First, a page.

At this moment, people are dying because of your and my and our ancestors’ selfish choices. This needs to end. It needs to end today. It should have ended yesterday, but today is better than tomorrow.

Your donations to conservation-based charities, and your time spent in nature make a true difference. Personal actions like these are the only way to treat the cause of the current pandemic, and others like it that are sure to follow in its morbid wake if nothing changes.

Writing these poems and letting an algorithm decide on the form was both a form of mourning and a catharsis for me. I hope that these poems and photographs can be of some use to you too.

Join the lab!

A PDF of this ad can be downloaded here.

We are seeking highly motivated students at graduate (M.Sc. and Ph.D.) and undergraduate levels to join our lab group as we begin NSERC-funded research into changes in arthropod biodiversity and community assemblages following massive disturbances in western Canadian forests.

British Columbia land area affected by mountain pine beetle, spruce beetle, and fire.

Background: British Columbia has recently been affected by insect infestations and fire. Mountain pine beetle infestations are currently declining in British Columbia due to depletion of the insect’s suitable hosts, but the beetles have now moved into novel hosts – hybrid and jack pines – in Alberta. They now threaten the remainder of Canada’s boreal forest. Spruce beetle infestations have increased substantially in recent years, particularly in the central interior of BC. The summers of 2017 and 2018 saw record-breaking fire activity in British Columbia, along with massive, catastrophic fires in other parts of western North America.

Research objectives: Bark beetle infestations and fire interact with each other, and with anthropogenic landscape modifications and climate change. This has caused major perturbations in forested ecosystems in the interior of British Columbia and in Alberta. The main objective of this research is to determine the effect of massive disturbance events on arthropod assemblages, their related ecological services, and resilience under a shifting climate regime. Other objectives include: (a) identifying indicator species that can be used by silvicultural managers to monitor future forest health and recovery; (b) creating species lists, along with vouchered specimens and data, as baseline natural history data in an under-surveyed region of Canada; and (c) detection and investigation of species of conservation concern, cryptic species, etc. Specifically, available projects include:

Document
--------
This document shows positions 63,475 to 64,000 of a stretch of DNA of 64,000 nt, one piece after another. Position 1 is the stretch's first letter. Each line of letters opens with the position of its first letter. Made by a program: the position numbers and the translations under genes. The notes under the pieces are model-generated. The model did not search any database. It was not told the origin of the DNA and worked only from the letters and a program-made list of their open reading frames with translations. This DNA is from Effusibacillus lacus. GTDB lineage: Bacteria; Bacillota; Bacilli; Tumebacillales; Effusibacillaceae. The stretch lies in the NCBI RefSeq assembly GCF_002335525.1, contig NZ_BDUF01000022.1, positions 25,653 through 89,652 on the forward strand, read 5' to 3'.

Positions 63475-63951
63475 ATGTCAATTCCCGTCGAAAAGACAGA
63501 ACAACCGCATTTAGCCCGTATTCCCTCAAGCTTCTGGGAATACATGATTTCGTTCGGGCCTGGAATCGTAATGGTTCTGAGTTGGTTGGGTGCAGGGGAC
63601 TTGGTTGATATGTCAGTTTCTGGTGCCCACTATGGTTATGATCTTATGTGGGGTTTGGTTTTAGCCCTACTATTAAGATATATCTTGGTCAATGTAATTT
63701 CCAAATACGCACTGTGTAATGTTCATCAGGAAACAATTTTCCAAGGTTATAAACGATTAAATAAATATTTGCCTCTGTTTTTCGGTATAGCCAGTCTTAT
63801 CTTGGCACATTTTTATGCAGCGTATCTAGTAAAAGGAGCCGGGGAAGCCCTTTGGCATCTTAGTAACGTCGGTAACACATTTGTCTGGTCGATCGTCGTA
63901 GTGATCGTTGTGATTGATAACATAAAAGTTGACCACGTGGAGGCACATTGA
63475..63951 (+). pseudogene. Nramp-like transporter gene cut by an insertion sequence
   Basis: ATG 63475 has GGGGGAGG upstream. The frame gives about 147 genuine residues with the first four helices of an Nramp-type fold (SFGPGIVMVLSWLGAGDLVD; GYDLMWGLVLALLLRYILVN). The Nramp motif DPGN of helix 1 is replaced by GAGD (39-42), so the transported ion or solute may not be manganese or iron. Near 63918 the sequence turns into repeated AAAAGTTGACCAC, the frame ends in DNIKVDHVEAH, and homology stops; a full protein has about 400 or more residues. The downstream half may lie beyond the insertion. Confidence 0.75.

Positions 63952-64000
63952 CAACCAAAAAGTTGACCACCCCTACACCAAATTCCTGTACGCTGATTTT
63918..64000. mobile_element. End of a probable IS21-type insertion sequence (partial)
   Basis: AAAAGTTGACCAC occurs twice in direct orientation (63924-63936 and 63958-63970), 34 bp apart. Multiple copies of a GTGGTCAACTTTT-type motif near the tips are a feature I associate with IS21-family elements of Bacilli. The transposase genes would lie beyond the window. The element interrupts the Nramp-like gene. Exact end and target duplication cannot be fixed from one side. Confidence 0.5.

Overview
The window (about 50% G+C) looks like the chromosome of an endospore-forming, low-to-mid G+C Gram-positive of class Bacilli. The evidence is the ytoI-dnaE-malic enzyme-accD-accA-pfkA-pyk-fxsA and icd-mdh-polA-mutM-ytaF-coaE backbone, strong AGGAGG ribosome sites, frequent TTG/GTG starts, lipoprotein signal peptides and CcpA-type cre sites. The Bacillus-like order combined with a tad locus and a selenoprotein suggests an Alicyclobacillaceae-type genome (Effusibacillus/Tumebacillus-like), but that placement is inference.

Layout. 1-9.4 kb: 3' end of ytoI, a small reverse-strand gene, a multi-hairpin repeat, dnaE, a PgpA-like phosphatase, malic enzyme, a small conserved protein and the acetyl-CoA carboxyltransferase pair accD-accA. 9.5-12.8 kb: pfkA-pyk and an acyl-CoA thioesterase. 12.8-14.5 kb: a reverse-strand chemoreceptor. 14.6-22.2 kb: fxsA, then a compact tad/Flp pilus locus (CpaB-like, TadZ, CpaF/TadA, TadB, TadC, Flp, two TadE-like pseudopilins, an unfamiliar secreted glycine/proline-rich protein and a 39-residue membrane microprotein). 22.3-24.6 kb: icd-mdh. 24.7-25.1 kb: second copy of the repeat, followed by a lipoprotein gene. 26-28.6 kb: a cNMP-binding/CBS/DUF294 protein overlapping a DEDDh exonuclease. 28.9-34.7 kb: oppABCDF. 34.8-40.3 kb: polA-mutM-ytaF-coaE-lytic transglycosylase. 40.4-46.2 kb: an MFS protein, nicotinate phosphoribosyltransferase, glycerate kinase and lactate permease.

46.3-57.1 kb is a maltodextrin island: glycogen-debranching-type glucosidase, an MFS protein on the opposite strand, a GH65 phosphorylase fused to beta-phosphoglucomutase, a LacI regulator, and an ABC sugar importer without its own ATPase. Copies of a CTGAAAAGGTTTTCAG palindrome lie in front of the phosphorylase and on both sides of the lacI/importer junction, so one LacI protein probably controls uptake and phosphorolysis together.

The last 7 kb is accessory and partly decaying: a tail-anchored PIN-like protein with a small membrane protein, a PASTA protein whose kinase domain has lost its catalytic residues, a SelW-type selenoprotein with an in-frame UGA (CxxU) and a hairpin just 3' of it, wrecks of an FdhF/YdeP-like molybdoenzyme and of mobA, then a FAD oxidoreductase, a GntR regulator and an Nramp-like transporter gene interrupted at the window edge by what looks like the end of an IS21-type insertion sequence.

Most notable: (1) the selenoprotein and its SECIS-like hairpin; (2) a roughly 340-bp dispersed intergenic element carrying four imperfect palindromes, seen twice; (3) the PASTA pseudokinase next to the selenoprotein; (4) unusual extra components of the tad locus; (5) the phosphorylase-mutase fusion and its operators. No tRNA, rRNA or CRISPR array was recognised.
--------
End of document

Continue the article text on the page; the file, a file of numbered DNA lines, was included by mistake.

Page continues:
• arthropod assemblages following mountain pine beetle infestation and during early recovery in British Columbia lodgepole pine forests.
  • shifts in arthropod assemblages following mountain pine beetle infestation in Alberta forests.
  • arthropod assemblages following spruce beetle infestation and early recovery in central British Columbia.
  • shifts in arthropod assemblages following recent massive fires in British Columbia’s central interior.

About UNBC: UNBC is a small, research-intensive university in the central interior of British Columbia. It is consistently recognized as one of the top small universities in Canada. The geographic location of the main campus, as well as the several regional campuses across northern and northwestern British Columbia, offer ample field research opportunities. UNBC also administers two research forests within close driving distance to the main campus, and a nearby research station on the Quesnel River.

UNBC maintains extensive, modern laboratory facilities including a molecular biology core facility and an environmental analytical lab. Researchers also have access to high-performance computing as well as comprehensive GIS infrastructure. Our insect ecology lab at UNBC, is accessible and well-supplied with field equipment, research vehicles, microscopes, and molecular biology equipment. A list of publications from our research group can be found here.

Prince George is the largest city in British Columbia’s central interior (population ~80,000) and supports the surrounding area with services ranging from education to comprehensive health care to shopping and other commercial activities. The city has active outdoor recreational, sporting, and cultural communities and there are always opportunities to get involved and meet others. For more information about things to do in and near the city, please see the Tourism Prince George website.

Study and stipend details: Undergraduate students interested in this work should be enrolled at UNBC in a relevant degree program. Most undergraduates will work as field assistants for graduate students. In some cases (honours thesis, undergraduate thesis, NSERC USRA), students will also work on their own project.

Graduate student degrees (Ph.D. and M.Sc.) will be run within the Natural Resources and Environmental Studies Institute at UNBC. More information about the NRESI and its graduate programs can be found here. 

Graduate students without external funding will be provided with stipends related to current NSERC graduate-level stipends. Direct funding will be provided for an average of six months each year, and students will usually be required to work as teaching assistants or find external funding beyond that. There are generally sufficient teaching assistant opportunities available in our department to ensure full yearly stipends. In addition, UNBC and the Province of British Columbia offer a variety of graduate scholarships to eligible students, and all Ph.D. students receive an automatic 100% tuition rebate for up to four years. Students who arrive with or bring in external funding will have their external stipends topped-up via available internal research funds.